Department for Digital, Culture, Media and Sport committee chair Julian Knight MP says the FA has "grave questions to answer" following the release of the report.
"The failure of the FA to keep children safe is truly shocking," said Knight.
"There can be no excuses for the critical delays to act or provide guidance to those working on child protection. We could be looking at the biggest safeguarding scandal in football's history.
"I am shocked by the scale of the abuse that has been identified and the acknowledgement that though it's not possible to know the precise number of incidents as most are not reported, it was clear there was a considerable amount of abuse.
"The FA has grave questions to answer about its past record and needs to reassure parents about what it's doing now to ensure that children are being kept safe from predators."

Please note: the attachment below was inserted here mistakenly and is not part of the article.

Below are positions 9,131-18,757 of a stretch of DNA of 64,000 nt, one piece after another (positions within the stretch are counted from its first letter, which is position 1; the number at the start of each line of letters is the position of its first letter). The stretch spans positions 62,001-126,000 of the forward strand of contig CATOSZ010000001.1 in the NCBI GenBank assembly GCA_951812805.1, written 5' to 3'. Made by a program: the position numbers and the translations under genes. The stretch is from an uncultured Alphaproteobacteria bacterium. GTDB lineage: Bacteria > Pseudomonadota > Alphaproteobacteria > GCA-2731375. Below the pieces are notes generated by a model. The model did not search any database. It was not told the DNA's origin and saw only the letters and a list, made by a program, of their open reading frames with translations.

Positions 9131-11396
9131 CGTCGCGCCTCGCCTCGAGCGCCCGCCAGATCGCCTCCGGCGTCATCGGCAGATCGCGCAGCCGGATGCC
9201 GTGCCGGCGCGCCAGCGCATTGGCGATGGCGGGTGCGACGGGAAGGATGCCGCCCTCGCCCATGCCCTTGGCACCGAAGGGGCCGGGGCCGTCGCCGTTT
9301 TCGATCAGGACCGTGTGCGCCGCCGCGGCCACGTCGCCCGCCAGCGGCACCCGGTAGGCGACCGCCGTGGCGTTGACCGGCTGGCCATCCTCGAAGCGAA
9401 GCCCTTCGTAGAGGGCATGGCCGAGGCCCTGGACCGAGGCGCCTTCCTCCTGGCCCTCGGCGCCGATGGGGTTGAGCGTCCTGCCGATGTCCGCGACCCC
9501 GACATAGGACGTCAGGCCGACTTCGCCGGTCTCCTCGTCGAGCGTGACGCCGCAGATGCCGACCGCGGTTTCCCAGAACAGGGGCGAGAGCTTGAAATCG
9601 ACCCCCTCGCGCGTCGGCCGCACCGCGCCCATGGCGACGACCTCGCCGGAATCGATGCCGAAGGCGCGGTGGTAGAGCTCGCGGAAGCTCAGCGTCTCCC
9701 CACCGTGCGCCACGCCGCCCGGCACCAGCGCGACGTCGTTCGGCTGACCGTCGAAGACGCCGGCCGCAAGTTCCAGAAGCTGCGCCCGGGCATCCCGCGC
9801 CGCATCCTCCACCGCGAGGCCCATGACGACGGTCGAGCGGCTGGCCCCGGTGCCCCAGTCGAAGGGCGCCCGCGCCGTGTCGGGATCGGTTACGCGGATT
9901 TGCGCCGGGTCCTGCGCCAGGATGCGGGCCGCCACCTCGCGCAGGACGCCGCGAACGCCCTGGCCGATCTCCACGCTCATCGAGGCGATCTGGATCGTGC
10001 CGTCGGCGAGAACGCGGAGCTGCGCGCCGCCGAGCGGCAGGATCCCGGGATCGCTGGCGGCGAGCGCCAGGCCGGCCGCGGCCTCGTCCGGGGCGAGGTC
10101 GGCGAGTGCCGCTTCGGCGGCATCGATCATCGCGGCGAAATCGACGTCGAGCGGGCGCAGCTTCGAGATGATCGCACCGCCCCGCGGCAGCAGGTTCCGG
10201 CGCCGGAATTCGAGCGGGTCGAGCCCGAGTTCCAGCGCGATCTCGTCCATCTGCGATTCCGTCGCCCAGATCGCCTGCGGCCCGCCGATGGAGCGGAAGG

Sports minister Nigel Huddleston said he expects the FA to take action guided by the report's publication.
"I welcome the extensive work Clive Sheldon QC has carried out to review this hugely important inquiry, and pay tribute to the courage of the victims who have stepped forward," he said.
"We are absolutely clear that sports governing bodies, clubs and coaches at every level have a duty of care to young people, who must be able to enjoy participating in sport with the expectation that their welfare will be protected. Lessons must be learnt from the past to protect our young people today.